Torrents of Spring, by Ivan Turgenev


In the year 1840, the theatre at Wiesbaden was a poor affair even externally, and its company, for affected and pitiful mediocrity, for studious and vulgar commonplaceness, not one hair’s-breadth above the level, which might be regarded up to now as the normal one in all German theatres, and which has been displayed in perfection lately by the company in Carlsruhe, under the ‘illustrious’ direction of Herr Devrient. At the back of the box taken for her ‘Serenity Madame von Polozov’ (how the waiter devised the means of getting it, God knows, he can hardly have really bribed the stadt-director!) was a little room, with sofas all round it; before she went into the box, Maria Nikolaevna asked Sanin to draw up the screen that shut the box off from the theatre.

‘I don’t want to be seen,’ she said, ‘or else they’ll be swarming round directly, you know.’ She made him sit down beside her with his back to the house so that the box seemed to be empty. The orchestra played the overture from the Marriage of Figaro. The curtain rose, the play began.

It was one of those numerous home-raised products in which well-read but talentless authors, in choice, but dead language, studiously and cautiously enunciated some ‘profound’ or ‘vital and palpitating’ idea, portrayed a so-called tragic conflict, and produced dulness . . . an Asiatic dulness, like Asiatic cholera. Maria Nikolaevna listened patiently to half an act, but when the first lover, discovering the treachery of his mistress (he was dressed in a cinnamon-coloured coat with ‘puffs’ and a plush collar, a striped waistcoat with mother-of-pearl buttons, green trousers with straps of varnished leather, and white chamois leather gloves), when this lover pressed both fists to his bosom, and poking his two elbows out at an acute angle, howled like a dog, Maria Nikolaevna could not stand it.

‘The humblest French actor in the humblest little provincial town acts better and more naturally than the highest German celebrity,’ she cried in indignation; and she moved away and sat down in the little room at the back. ‘Come here,’ she said to Sanin, patting the sofa beside her. ‘Let’s talk.’

Sanin obeyed.

Maria Nikolaevna glanced at him. ‘Ah, I see you’re as soft as silk! Your wife will have an easy time of it with you. That buffoon,’ she went on, pointing with her fan towards the howling actor (he was acting the part of a tutor), ‘reminded me of my young days; I, too, was in love with a teacher. It was my first . . . no, my second passion. The first time I fell in love with a young monk of the Don monastery. I was twelve years old. I only saw him on Sundays. He used to wear a short velvet cassock, smelt of lavender water, and as he made his way through the crowd with the censer, used to say to the ladies in French, “Pardon, excusez” but never lifted his eyes, and he had eyelashes like that!’ Maria Nikolaevna marked off with the nail of her middle finger quite half the length of the little finger and showed Sanin. ‘My tutor was called — Monsieur Gaston! I must tell you he was an awfully learned and very severe person, a Swiss — and with such an energetic face! Whiskers black as pitch, a Greek profile, and lips that looked like cast iron! I was afraid of him! He was the only man I have ever been afraid of in my life. He was tutor to my brother, who died . . . was drowned. A gipsy woman has foretold a violent death for me too, but that’s all moonshine. I don’t believe in it. Only fancy Ippolit Sidoritch with a dagger!’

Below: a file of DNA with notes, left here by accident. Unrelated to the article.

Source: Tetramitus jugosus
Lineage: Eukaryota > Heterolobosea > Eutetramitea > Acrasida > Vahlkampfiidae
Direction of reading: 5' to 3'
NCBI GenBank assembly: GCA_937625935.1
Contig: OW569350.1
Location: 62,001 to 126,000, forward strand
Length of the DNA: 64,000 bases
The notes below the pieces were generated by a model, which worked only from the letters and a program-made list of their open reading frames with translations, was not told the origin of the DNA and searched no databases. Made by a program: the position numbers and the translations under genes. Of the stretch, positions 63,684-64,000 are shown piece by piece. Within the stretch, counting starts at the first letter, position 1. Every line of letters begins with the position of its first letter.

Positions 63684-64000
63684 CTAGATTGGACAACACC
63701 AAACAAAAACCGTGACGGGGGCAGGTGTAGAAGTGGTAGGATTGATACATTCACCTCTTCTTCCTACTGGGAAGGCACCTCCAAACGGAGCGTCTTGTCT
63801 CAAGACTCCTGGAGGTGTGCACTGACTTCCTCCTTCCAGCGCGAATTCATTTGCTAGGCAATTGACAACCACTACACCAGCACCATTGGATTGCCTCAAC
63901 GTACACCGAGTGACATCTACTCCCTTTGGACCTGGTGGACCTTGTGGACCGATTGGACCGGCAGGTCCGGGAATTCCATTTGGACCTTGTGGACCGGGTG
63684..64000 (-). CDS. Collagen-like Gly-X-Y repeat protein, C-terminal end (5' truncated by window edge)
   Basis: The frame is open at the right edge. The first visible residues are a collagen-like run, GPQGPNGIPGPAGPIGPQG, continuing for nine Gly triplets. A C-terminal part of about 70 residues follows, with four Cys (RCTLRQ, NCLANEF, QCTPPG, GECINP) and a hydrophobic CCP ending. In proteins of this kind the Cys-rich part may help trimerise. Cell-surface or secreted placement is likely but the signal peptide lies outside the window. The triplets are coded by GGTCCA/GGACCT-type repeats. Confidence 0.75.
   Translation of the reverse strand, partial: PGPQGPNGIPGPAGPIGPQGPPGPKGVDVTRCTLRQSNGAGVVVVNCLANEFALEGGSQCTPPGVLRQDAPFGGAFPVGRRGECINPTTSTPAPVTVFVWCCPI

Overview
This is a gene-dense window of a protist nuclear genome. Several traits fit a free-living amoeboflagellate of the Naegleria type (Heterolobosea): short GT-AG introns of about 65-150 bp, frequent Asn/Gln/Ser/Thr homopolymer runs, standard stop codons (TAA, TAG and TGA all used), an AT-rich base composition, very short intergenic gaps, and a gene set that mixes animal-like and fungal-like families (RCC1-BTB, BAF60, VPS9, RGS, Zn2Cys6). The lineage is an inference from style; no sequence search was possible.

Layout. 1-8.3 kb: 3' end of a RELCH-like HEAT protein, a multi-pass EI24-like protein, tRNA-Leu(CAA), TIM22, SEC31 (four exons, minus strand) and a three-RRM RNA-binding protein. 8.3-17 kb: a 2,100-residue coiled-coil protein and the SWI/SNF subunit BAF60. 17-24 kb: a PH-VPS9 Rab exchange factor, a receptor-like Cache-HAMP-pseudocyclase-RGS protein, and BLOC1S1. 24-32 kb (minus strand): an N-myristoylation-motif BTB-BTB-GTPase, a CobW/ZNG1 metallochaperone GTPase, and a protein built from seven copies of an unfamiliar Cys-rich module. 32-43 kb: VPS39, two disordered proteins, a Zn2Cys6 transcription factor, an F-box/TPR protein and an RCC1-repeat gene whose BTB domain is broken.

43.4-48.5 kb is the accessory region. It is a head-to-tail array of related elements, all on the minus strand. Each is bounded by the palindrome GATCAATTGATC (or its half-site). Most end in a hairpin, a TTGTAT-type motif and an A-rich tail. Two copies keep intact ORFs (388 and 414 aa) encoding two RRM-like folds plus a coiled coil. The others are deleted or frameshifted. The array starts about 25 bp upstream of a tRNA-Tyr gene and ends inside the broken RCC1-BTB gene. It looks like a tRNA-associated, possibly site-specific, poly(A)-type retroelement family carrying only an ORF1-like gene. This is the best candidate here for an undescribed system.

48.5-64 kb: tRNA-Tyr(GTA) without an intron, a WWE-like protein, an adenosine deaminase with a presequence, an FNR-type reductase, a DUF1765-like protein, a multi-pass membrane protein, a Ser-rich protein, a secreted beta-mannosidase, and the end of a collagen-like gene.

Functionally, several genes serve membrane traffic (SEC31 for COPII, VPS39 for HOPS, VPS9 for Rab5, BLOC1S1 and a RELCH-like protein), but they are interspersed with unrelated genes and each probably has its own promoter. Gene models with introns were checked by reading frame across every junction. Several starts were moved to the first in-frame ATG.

‘One may die from something else than a dagger,’ observed Sanin.

‘All that’s moonshine! Are you superstitious? I’m not a bit. What is to be, will be. Monsieur Gaston used to live in our house, in the room over my head. Sometimes I’d wake up at night and hear his footstep — he used to go to bed very late — and my heart would stand still with veneration, or some other feeling. My father could hardly read and write himself, but he gave us an excellent education. Do you know, I learnt Latin!’

‘You? learnt Latin?’

‘Yes; I did. Monsieur Gaston taught me. I read the Æneid with him. It’s a dull thing, but there are fine passages. Do you remember when Dido and Æneas are in the forest? . . . ’

‘Yes, yes, I remember,’ Sanin answered hurriedly. He had long ago forgotten all his Latin, and had only very faint notions about the Æneid.

Maria Nikolaevna glanced at him, as her way was, a little from one side and looking upwards. ‘Don’t imagine, though, that I am very learned. Mercy on us! no; I’m not learned, and I’ve no talents of any sort. I scarcely know how to write . . . really; I can’t read aloud; nor play the piano, nor draw, nor sew — nothing! That’s what I am — there you have me!’